China’s success in “flattening the curve” of the COVID-19 epidemic has been held up as a model for the rest of the world to emulate. But what the world really needs to understand is that China’s “victory” required massive sacrifices by doctors, nurses, and other health workers whose names we will never know.
AUSTIN – Dr. Li, a heart specialist at Wuhan No. 4 Hospital, spent the third week of March preparing for the reopening of the hospital’s general clinics, which closed on January 22, when No. 4 became a key facility for treating COVID-19 patients. After working for two months on the front lines of the coronavirus outbreak, Li is mentally and psychologically at a loss about what to do next. He can’t sleep or eat, he often feels dazed, and sometimes, seemingly out of nowhere, he weeps.Li’s trauma stands in stark contrast to the image projected by China’s media, which is filled with articles and broadcasts glorifying the government’s response to the epidemic. Amid so much exultation, Li is increasingly reluctant to express fears or concerns to others around him. He has become a different man – one who understands that “life is fragile and weak.” I met Li (his name has been changed to protect his privacy) online on January 23, the day the city of Wuhan was locked down. I am based in Texas, and my friends and I had set up a WeChat group to donate masks and personal protective equipment (PPE) to hospitals in and around Wuhan. Now that COVID-19 has escalated into a global pandemic, it has become increasingly important that the rest of the world understand what the doctors and nurses in Wuhan – several of whom I now call friends – experienced and are still experiencing. Insofar as China has achieved a “victory” over the coronavirus, it has come at a massive and lasting human cost.
The COVID Ward
My communications with Li were initially impersonal and focused on the logistics of getting PPE delivered to his hospital. But late on January 27, Li suddenly sent a message to the WeChat group saying that he needed to blow off some steam. I was still online, so I stayed to hear him describe the situation in Wuhan in vivid, heart-breaking detail.That morning, after passing through several stages of disinfection, Li had walked into the hospital’s contamination zone, where he immediately encountered a man sprawled on the floor, masked, covered in a quilt, with a yellow-green complexion. Two steps away, another person lay prone on a bench, seriously ill and hardly breathing. A young man sitting next to him was yelling into a phone, seeking help. And many other patients were lying on the ground in the clinic hallway, gasping for breath. All around, patients and their family members stood, sat, or simply lay on the floor. According to Li, they had no expressions on their faces, as if they had become accustomed – or at least resigned – to their misery.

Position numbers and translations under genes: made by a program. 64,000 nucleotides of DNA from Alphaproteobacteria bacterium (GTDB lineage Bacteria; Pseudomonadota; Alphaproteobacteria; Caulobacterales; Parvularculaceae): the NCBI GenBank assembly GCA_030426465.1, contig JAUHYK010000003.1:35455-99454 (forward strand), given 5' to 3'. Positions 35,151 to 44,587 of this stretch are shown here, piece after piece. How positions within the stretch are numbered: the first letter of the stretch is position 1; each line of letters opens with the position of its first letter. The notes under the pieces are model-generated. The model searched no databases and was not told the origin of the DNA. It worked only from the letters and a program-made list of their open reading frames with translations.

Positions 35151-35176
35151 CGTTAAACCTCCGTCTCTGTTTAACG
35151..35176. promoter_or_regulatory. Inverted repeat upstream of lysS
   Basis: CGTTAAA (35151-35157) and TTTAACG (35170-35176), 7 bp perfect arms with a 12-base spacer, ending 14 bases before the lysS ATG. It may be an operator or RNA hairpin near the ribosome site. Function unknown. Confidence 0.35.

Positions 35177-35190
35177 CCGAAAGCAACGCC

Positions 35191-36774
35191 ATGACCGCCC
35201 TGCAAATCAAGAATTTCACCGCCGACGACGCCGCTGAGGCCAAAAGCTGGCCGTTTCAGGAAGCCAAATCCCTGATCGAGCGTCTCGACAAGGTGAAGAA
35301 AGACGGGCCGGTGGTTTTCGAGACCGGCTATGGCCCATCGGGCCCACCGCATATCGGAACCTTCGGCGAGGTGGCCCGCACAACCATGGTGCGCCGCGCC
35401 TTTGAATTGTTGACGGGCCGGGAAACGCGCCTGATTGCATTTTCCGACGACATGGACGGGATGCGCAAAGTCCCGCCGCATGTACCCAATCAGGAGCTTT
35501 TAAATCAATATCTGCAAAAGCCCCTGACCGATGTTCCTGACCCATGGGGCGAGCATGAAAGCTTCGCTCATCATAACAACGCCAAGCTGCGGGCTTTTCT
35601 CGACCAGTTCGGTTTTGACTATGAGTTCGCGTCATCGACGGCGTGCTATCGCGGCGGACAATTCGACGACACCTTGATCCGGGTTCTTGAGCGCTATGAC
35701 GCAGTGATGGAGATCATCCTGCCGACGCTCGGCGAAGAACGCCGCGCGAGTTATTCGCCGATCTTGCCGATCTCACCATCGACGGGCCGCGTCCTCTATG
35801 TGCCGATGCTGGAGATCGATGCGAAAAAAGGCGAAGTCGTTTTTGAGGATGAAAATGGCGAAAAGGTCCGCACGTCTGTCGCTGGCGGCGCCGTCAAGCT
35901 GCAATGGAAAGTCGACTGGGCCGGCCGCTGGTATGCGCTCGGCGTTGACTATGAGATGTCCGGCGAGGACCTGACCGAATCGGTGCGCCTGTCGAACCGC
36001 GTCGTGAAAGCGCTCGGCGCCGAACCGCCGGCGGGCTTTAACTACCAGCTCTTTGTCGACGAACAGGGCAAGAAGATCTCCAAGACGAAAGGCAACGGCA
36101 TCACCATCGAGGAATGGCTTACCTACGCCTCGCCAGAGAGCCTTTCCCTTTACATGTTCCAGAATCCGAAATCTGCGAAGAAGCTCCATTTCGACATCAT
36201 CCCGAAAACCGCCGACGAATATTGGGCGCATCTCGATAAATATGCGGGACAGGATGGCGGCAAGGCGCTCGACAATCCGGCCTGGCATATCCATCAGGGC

The floor was covered in garbage, blood, vomit, and sputum. The patients far outnumbered the medical personnel. Li saw two nurses in charge of intake and registration surrounded by patients’ family members, some of whom knelt at their feet begging for help. Occasionally an ambulance arrived with still more patients. Looking outside, Li saw a seemingly endless line of people waiting at the hospital door, many of whom could support themselves only by leaning against the wall.
In the early days of the lockdown, Li told me, the number of outpatients coming to the clinic each day was in the thousands. People waited four or five hours just to sign in, then waited another four or five hours either to receive take-home medicine or to be admitted to an infusion room on the second floor, where they joined several hundred others waiting for available beds.
Some people collapsed while waiting; some, clearly, were near death. The hospital’s wards were so full that the corridors and doctors’ lounges had to be used for additional beds. All of these were filled, and remained so, because no one seemed to be recovering.
“There’s insufficient manpower, limited treatment, and scarce PPE,” Li told me. He struggled to explain why he couldn’t help these people. “I’m doing my best,” he said over and over. “What more could I have done?” I stayed chatting with him until it was time for him to go back to work.
Days of Panic
Two days later, on January 29, Li called me in a frenzy. While on duty that day, the family members of a recently deceased patient had attacked one of Li’s colleagues, ripping off his mask and shouting, “If we’re sick, we’ll be sick together. If we have to die, we’ll die together.” (The Chinese news outlet Caixin later reported on the incident.) Li was furious – his messages to the group bristled with exclamation marks.
But he was also exhausted. He told us that he almost couldn’t take any more. “For a long time, I have been psychologically prepared to be infected,” he told me, referring again to the lack of adequate PPE. But what he was not prepared for was the trauma of having to fend off patients who had been pushed to the edge of panic and despair. He had witnessed fellow doctors being cursed at, beaten, and dragged around the hospital hallways. He feared it was only a matter of time before he experienced the same treatment.